Tomasz Mielnik's 'Journey to Rome' opens the East of the West competition section
The Karlovy Vary Film Festival, which is Central and Eastern Europe’s leading movie showcase, may be celebrating its 50th anniversary, but it is putting the emphasis on youth and up-and-coming talent, with seven directorial debuts in the competition section.
“This year, we are excited to present the youngest competition line-up in the festival’s recent history: the average age of the filmmaker in the main festival section is 39 years old,” the fest’s artistic director Karel Och said.
The festival will feature seven world and six international premieres, including the latest movies by German director Dietrich Brueggemann, who earned plaudits for “Stations of the Cross,” and Romanian filmmaker Florin Serban, whose “If I Want to Whistle, I Whistle” was a standout at Berlin. Brueggemann’s anti-Nazi satire “Heil” “delivers acrid, rapid-fire commentary on the state of German society,” while Șerban’s intense drama “Box” follows the relationship between a talented 19-year-old boxer and an attractive, older theater actress.
“Bob and the Trees,” a U.S. production by Massachusetts-based Frenchman Diego Ongaro, is one of the seven debuts in competition. Shot in cinema verite style, the story features 50-year-old logger and farmer Bob Tarasuk, a charismatic workhorse with a soft spot for golf and gangsta rap. Another debut comes from Polish documentary director and d.p. Marcin Koszalka: “The Red Spider” is a precisely constructed psychological thriller about the rise of a mass murderer. Leading Danish documentary-maker Daniel Dencik brings his first feature, “Gold Coast,” which is an “original historical film that blends lyric poetry with a terrifying nightmare while offering clear-cut testimony about European colonialism.”
The festival also presents “Antonia,” the feature debut from one of the rising stars of Italian cinema, Ferdinando Cito Filomarino. It delivers a “ground-breaking insight” into the life of the poet Antonia Pozzi. Filomarino’s short “Diarchy” was awarded at Locarno and Sundance. Another debut in competition comes from Kosovan talent Visar Morina, who directs “Babai,” the story of a 10-year-old boy who follows his father on a dramatic journey from Kosovo to Germany. In his intimate debut “The Sound of Trees,” Canadian filmmaker Francois Peloquin portrays a drama about adolescence set against the photogenic wonder of the Quebec landscape.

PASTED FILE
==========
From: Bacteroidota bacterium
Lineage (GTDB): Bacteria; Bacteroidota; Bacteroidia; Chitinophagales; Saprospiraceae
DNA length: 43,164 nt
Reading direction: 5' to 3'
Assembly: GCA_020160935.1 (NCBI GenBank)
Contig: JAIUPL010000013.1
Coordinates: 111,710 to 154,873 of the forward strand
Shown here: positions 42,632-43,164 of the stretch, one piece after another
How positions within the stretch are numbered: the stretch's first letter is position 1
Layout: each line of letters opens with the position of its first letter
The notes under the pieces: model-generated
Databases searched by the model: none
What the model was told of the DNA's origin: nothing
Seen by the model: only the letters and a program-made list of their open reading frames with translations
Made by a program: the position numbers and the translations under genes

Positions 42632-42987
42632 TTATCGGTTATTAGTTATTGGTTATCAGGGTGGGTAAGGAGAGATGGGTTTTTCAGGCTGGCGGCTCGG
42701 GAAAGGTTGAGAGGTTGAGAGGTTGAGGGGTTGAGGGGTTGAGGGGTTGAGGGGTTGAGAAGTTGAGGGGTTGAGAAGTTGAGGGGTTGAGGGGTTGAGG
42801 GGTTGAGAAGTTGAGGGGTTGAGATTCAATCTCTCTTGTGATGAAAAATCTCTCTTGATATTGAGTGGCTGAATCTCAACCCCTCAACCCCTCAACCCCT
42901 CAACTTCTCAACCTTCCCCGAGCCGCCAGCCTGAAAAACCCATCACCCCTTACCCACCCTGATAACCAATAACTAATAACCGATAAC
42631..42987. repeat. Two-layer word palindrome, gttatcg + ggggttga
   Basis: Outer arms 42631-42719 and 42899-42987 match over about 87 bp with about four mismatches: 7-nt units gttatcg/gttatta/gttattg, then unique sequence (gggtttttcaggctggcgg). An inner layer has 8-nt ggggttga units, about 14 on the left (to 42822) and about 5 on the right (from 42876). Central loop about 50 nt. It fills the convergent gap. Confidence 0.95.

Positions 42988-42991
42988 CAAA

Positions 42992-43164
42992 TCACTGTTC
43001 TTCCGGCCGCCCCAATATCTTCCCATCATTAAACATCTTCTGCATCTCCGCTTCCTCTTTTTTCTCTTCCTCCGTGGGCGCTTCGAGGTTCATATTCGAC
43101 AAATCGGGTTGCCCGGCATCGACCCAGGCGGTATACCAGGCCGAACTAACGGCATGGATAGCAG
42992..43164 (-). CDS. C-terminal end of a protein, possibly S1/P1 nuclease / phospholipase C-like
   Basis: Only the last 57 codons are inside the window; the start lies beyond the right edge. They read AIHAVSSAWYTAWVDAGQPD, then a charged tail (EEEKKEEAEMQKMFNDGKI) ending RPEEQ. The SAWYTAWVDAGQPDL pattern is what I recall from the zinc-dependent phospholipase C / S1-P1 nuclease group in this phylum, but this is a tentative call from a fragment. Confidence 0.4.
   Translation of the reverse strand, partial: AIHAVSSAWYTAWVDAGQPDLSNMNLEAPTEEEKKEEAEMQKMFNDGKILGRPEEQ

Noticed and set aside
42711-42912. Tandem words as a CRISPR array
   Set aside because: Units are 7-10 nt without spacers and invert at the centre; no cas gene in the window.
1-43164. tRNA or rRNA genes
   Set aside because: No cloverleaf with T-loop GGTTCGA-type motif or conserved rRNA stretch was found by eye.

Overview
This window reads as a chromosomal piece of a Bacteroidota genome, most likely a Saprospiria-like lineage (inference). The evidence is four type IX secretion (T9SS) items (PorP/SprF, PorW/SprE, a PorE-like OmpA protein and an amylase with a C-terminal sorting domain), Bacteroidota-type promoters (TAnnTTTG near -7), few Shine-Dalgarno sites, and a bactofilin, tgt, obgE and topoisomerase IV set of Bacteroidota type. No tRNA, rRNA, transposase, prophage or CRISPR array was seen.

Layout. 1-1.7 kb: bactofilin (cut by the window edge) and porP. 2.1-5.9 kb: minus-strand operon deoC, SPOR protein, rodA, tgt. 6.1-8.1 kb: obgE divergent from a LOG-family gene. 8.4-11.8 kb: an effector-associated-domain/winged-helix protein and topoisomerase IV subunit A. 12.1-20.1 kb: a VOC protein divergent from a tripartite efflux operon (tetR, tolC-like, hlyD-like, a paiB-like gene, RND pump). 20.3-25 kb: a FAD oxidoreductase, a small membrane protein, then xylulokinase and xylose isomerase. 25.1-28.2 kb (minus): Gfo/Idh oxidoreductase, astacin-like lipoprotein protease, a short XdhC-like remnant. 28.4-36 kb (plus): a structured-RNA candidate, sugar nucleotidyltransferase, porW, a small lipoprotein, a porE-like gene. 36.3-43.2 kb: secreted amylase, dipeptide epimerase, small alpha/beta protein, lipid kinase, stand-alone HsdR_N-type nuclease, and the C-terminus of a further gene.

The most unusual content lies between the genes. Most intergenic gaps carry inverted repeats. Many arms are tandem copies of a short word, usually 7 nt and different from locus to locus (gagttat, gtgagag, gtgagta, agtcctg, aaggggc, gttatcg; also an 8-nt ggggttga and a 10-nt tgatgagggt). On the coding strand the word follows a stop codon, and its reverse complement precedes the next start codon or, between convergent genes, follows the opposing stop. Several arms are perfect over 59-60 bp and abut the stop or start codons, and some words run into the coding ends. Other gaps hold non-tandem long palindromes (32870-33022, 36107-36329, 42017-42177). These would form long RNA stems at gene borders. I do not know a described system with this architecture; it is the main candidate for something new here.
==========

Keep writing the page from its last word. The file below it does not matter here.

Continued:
The festival highlights the work of two female directors, who present markedly stylized films. Anca Damian brings her artistic-cinematic creation “The Magic Mountain,” which follows her much lauded “Crulic: The Path to Beyond.” Her latest pic explores the life of mountain climber and photographer Adam Winkler, using animated collage techniques of period materials. An acclaimed work by Yiddish writer Sholem Aleichem served as inspiration for Ukrainian filmmaker Eva Neymann (“House with a Turret”), whose third picture “Song of Songs” offers “fascinating, loosely connected images of the lost world of the Jewish shtetl at the beginning of the 20th century.”
Austrian director Peter Brunnerʼs soul-searching study “Those Who Fall Have Wings,” whose title acknowledges inspiration from Ingeborg Bachmannʼs poetry, is a “cinematically ambitious, symbol-based method of coming to terms with the painful loss of a loved one.”
The Czech Republic will be represented in the main competition by two titles. First-timer Slavek Horakʼs “Home Care” fixes its gaze upon a devoted home-care nurse, whom fate has decided to burden with an almost insurmountable obstacle, relating deadly serious issues with a gentle humor. The uncompromising drama “The Snake Brothers” from Jan Prusinovsky tells the story of Cobra and Viper, each of whom deals in his own way with the desolation and lack of funds in their small Central Bohemian town.
The festival runs July 3-11 in the Czech Republic.
KARLOVY VARY FILM FESTIVAL
(All movie descriptions courtesy of the film festival.)
OFFICIAL SELECTION — COMPETITION
Director: Ferdinando Cito Filomarino
Italy, Greece. World premiere
Distinguished Italian poet Antonia Pozzi (1912–1938) was among those women who were at odds with the times in which they lived. Her poems record her inability to adapt to social norms and her desire to live fully, and in poetry she sought an escape from reality and from her own complex soul and emotional life. An exceptional debut from a talented Italian filmmaker whose short work has been awarded at the festivals in Locarno and Sundance.
Director: Visar Morina
Germany, Denmark, France, Kosovo, Macedonia. International premiere
The story of 10-year-old Nori plays out in Kosovo, Germany, and on the road between the two countries. His father Gezim dominates his entire world, however, one day he leaves for work in the West, and Nori won’t be placated concerning his sudden disappearance. This feature debut from a talented Kosovan filmmaker is rendered with exceptional intensity and a flair for portraying the emotional complexities of the child’s situation.